Treasury securities ended lower, reacting less than anticipated to the
Federal Reserve's announcement that it is more worried about a weakening economy than about inflation. Yields were higher as bond prices fell, reversing a trend of the past few days that had sent them to repeated lows for the year.
At its final meeting of the year, the
Federal Open Market Committee decided to maintain the
fed funds rate at 6.5%, but for the first time in two years moved to a stance that would indicate interest-rate cuts are more likely than increases. The market largely expected this, especially after a recent speech from Fed Chairman
Alan Greenspan, who acknowledged the
slowdown. At its previous meeting, on Nov. 15, the committee was still leaning in the direction of higher rates.In its
statement, the Fed said "risks are weighted mainly towards conditions that may generate economic weakness in the foreseeable future." It said it would "continue to monitor closely the evolving economic situation," but did not suggest that it would cut interest rates at its next meeting Jan. 30 and 31.
"There was surprisingly little volatility to the Fed announcement, and what little shift there was in bonds was due to the decline in the equity market," said Mike Ryan, chief fixed-income strategist at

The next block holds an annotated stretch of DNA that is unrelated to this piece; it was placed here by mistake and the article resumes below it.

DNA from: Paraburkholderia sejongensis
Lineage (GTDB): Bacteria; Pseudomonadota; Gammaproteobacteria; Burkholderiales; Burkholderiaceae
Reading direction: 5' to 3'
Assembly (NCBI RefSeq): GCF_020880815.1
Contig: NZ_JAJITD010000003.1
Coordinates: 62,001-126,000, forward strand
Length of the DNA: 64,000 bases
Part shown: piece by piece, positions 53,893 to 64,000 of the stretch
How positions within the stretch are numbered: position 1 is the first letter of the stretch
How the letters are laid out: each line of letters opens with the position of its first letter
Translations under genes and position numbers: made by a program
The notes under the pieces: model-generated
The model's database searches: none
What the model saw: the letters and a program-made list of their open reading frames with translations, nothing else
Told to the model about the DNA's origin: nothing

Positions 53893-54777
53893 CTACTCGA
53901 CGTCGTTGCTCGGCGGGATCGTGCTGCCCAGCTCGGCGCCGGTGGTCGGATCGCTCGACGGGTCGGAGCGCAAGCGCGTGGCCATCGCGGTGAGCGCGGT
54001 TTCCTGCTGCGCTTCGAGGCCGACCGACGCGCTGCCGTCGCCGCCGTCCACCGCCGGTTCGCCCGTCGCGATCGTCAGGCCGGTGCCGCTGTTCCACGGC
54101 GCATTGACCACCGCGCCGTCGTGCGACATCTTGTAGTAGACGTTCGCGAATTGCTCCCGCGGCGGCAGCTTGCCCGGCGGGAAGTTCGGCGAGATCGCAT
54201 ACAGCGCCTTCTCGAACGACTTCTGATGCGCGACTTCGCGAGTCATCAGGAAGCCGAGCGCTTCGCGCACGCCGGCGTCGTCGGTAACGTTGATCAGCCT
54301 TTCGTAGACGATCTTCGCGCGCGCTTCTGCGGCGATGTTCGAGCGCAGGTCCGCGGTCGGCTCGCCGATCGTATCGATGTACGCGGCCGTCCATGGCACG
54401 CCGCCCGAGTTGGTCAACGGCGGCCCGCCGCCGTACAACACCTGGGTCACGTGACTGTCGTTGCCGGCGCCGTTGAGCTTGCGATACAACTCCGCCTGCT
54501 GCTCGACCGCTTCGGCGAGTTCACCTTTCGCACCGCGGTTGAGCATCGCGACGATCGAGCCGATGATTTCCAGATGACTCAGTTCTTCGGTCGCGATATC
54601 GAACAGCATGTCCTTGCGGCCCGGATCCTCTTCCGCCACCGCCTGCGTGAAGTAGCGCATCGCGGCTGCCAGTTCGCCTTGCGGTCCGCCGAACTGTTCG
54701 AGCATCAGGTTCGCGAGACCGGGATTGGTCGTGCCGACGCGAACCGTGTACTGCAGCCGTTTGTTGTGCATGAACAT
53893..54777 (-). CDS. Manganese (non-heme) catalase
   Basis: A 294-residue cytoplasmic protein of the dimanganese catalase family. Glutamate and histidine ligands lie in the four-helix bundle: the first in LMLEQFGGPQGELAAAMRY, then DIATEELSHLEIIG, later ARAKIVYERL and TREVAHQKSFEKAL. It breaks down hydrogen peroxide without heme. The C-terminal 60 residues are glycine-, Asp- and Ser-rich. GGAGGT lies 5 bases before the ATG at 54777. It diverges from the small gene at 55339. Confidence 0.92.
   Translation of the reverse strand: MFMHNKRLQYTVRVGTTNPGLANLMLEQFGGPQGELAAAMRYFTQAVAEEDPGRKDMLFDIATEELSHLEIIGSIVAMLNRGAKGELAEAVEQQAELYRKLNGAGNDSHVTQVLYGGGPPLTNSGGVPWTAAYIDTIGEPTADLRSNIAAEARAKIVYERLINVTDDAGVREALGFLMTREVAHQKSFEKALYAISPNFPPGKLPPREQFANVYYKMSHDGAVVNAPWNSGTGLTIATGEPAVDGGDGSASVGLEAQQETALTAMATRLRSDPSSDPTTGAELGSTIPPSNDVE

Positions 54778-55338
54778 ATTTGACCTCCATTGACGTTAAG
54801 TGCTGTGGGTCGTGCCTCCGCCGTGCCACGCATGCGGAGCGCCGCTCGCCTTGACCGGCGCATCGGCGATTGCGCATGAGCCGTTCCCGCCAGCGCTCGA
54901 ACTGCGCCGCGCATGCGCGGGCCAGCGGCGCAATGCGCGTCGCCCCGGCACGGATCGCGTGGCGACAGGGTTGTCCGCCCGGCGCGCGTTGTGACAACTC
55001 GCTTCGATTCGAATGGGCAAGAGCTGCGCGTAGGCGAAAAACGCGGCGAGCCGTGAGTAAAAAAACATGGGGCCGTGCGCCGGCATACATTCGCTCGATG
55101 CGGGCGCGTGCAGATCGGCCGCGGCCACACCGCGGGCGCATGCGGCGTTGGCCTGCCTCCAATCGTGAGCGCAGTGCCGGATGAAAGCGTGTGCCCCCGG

. He felt the bond market was heading to a typical year-end wind-down in which overextended traders pull back. "In the absence of any major economic releases coming out soon, the main question for most will be 'What do we do through year-end?' and they will be mainly squaring positions."
The benchmark 10-year
Treasury note fell 6/32 to 104 04/32, raising its yield 2.6 basis points to 5.2%. This is still higher than where it was trading before the Fed announcement.
Treasury bond fell 15/32 to 111 7/32, raising its yield 2.9 basis points to 112 31/32.
Richard Bodkin, senior government trader at
Banc One Securities
, agreed that the bond market had been quiet earlier in the day in anticipation of the Fed's move, but ultimately it reacted to the stock markets' ups and downs, rather than to the Fed's statement.
Chicago Board of Trade
, the March
Treasury futures contract fell 5/32 to 104 16/32.
In economic news, the
) report showed that the trade deficit narrowed to $33.2 billion in October from $33.7 billion in September. Imports and exports both fell.
BTM-UBSW Weekly Chain Store Sales Index
chart ) fell 0.6%, its third consecutive decline. The
Redbook Retail Average
chart) found December sales running 0.2% behind November after three weeks, widely missing the target of a 1% gain. These numbers indicate that consumer spending is slowing.
Housing Market Index
) for December was down to 57 from 65.
Currency and Commodities
The dollar rose against the yen and fell against the euro. It lately was worth 112.36 yen, up from 112.15. The euro was worth $0.8946, up from $0.8934. For more on currencies, see
Crude oil for January delivery at the
New York Mercantile Exchange
fell to $28.75 a barrel from $29.76.
Bridge Commodity Research Bureau Index
fell to 228.20 from 228.50.
Gold for February delivery at the
rose to $272.70 an ounce from $272.